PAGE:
You'll undoubtedly see many reviews on sites like this that laud or lament NCU's online degree programs. The truth about NCU's program is that it's nothing special and mired in lagging technology and a frustrating lack of quality control. But any prospective NCU student should understand the following before enrolling at NCU: 1) Course drop policy: Dropping a course means you can exit the course without being on the hook for any tuition. Understanding the course drop deadline and how a student requests a drop are critical factors in assessing how flexible the program actually is. NCU has a seven day drop policy. Not totally unreasonable for eight week courses. But the devil is in the details. Consider that NCU starts all courses on Monday. That means the drop deadline is always the first Sunday night. The net effect of this policy is that NCU students have no access to any academic advisors from Friday evening at about 6pm MT until after the course drop deadline. Students can request a drop by email right up to the Sunday midnight deadline. But if you need advice, there’s nobody on the other end to help. Not exactly flexible or convenient. There are countless other online schools of equal or better value and reputation that offer a more student-friendly course drop policy and procedure. 2) Course refund policy: Once you’re past the course drop period—-the period when you can exit the course without any financial obligation—-exiting a course is most often a course withdrawal. Withdrawing from a course means you’re going to spend some cash. Many schools will offer a pro-rata refund based upon the number of weeks you attended a course before withdrawing. For example, withdrawing from a course in the second week might mean you’re obligated to pay 20% of the course tuition. If you withdraw in week 3, you’re on the hook for 30% and so on. Unfortunately, that’s not how they do it at NCU. I have seen countless students get ensnared in this devili$h trap. At NCU, students are obligated to pay the full course tuition even if they withdraw in week two. This could well seem to not be a big deal. Many students think they'll never need to be concerned about withdrawing from a course. Trust me, it happens to most students. And not always for academic reasons. Life happens. Spouse, kids, in-laws, car accidents, illness, death…you name it. At NCU, that’s really just too bad. If any such event occurs after the 7th day of your course and you need to withdraw from your course, NCU requires full tuition be paid. This is extremely inequitable, even predatory. My advice is to find a school with an equitable refund policy that doesn’t penalize life events. After all, you're probably going to school online precisely because you need flexibility. You don't have to choose a school that locks you in for full tuition on the 8th day. Many schools of greater value and prominence will credit you tuition on the "unused" portion of the course. This can add up to big money!!! If you attend a school like NCU with no pro-rata refund policy, you may as well add a 15%-20% contingency to your budget above the stated tuition. Chances are good you'll pay considerably more than you think. 3) Graduation Rate: Not only does NCU refuse to disclose its graduation rate, but they go out of their way to present alternative statistics about "completion rates" which exclude students who by definition don't complete their programs. It's extremely misrepresentative and a bit diabolical, to be frank. If you want to assure yourself that your degree is a worthwhile investment, consider having to tell a future employer or colleague that your degree was granted by a school that refuses to disclose fundamental statistics about its ability to enroll and graduate qualified students. If you get a degree online, you'll inevitably face those who (often rightly so) do not regard online degrees as comparable to traditional schools. So why make it worse by attending a lesser of the online schools? 4) NCU failed it 2011-2012 financial solvency test For the second time, NCU failed its solvency test, scoring in the bottom 1% of the over 3,300 schools tested. In addition, NCU's CFO just recently jumped ship. This really is reason enough to consider other schools instead. There could be no worse a fate for a masters or doctoral student than to learn half way through their degree program that the school has lost it's ability to accept financial aid or just plain goes out of business. Transferring credits at this level is extremely murky and limited....meaning you'd nearly be starting over. You can see the financial solvency composites scores reported by the federal government here: https://studentaid.ed.gov/about/data-center/school/composite-scores The best advice for any prospective online student is to do your research. Seriously, do your own due diligence and consider it the first research project of your program. These ratings forums are littered with smart people who didn't know what they were getting into until it was too late. Especially online, it can happen fast. If you do a good job researching your options, you'll have a much better chance to succeed. Best of luck!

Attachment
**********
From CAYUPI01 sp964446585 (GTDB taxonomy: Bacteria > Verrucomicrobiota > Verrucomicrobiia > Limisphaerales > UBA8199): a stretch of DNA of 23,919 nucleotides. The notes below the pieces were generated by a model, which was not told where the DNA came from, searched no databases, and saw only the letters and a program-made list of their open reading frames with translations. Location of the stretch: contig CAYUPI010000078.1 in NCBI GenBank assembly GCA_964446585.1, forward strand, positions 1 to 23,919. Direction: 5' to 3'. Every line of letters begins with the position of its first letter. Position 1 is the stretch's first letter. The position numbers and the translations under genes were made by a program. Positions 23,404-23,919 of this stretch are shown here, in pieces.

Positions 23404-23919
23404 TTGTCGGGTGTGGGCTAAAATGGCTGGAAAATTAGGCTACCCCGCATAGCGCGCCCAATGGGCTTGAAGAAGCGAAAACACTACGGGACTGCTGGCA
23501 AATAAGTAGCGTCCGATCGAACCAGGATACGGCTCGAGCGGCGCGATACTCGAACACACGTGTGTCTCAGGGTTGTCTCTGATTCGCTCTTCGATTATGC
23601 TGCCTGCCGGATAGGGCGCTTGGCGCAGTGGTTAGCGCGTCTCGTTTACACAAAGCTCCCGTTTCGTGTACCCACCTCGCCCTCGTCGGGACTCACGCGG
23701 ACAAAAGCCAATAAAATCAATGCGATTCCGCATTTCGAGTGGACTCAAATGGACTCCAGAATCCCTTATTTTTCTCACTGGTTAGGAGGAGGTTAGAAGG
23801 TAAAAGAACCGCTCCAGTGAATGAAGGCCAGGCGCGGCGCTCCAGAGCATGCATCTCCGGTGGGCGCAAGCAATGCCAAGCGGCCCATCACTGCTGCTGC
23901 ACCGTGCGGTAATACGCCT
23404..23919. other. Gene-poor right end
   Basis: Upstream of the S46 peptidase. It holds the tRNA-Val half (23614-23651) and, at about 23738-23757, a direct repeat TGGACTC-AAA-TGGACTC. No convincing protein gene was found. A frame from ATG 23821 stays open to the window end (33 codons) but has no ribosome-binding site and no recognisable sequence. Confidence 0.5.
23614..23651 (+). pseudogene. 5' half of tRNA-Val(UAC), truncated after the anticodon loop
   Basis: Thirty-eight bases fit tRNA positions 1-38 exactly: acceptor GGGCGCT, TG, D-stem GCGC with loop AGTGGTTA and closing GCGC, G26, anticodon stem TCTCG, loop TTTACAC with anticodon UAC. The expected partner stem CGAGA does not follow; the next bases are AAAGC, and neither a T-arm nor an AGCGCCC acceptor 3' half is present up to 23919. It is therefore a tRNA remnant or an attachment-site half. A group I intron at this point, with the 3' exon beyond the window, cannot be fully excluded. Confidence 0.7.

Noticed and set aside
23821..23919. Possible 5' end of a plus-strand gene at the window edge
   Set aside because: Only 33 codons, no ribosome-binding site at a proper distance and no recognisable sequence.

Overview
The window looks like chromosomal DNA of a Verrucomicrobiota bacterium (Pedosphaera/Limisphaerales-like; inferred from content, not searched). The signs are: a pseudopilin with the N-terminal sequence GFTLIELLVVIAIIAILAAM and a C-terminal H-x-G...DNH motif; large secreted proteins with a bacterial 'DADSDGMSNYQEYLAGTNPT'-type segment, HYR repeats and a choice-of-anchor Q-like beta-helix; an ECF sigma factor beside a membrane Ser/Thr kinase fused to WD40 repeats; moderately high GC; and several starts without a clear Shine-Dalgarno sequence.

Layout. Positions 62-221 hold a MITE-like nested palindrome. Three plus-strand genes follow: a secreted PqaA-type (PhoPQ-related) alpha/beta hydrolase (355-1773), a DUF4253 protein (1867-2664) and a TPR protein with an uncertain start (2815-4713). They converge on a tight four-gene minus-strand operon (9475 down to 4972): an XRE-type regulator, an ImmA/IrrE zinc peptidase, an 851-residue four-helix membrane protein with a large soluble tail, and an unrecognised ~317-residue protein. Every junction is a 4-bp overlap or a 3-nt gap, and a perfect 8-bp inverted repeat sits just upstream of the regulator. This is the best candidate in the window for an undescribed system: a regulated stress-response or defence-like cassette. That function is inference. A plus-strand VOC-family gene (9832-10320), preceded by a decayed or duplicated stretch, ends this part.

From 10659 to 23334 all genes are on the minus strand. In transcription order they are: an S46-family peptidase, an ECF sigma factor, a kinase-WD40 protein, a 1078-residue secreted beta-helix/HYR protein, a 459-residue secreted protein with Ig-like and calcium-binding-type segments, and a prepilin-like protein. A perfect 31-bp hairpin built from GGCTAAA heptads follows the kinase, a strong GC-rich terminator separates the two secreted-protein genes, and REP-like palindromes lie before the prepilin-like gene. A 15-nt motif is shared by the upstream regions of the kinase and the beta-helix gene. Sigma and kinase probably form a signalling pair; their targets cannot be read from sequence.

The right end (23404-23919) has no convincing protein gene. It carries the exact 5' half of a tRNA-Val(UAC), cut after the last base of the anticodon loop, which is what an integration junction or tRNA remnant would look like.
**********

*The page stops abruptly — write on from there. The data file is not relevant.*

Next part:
22 of 31 people found the following review helpful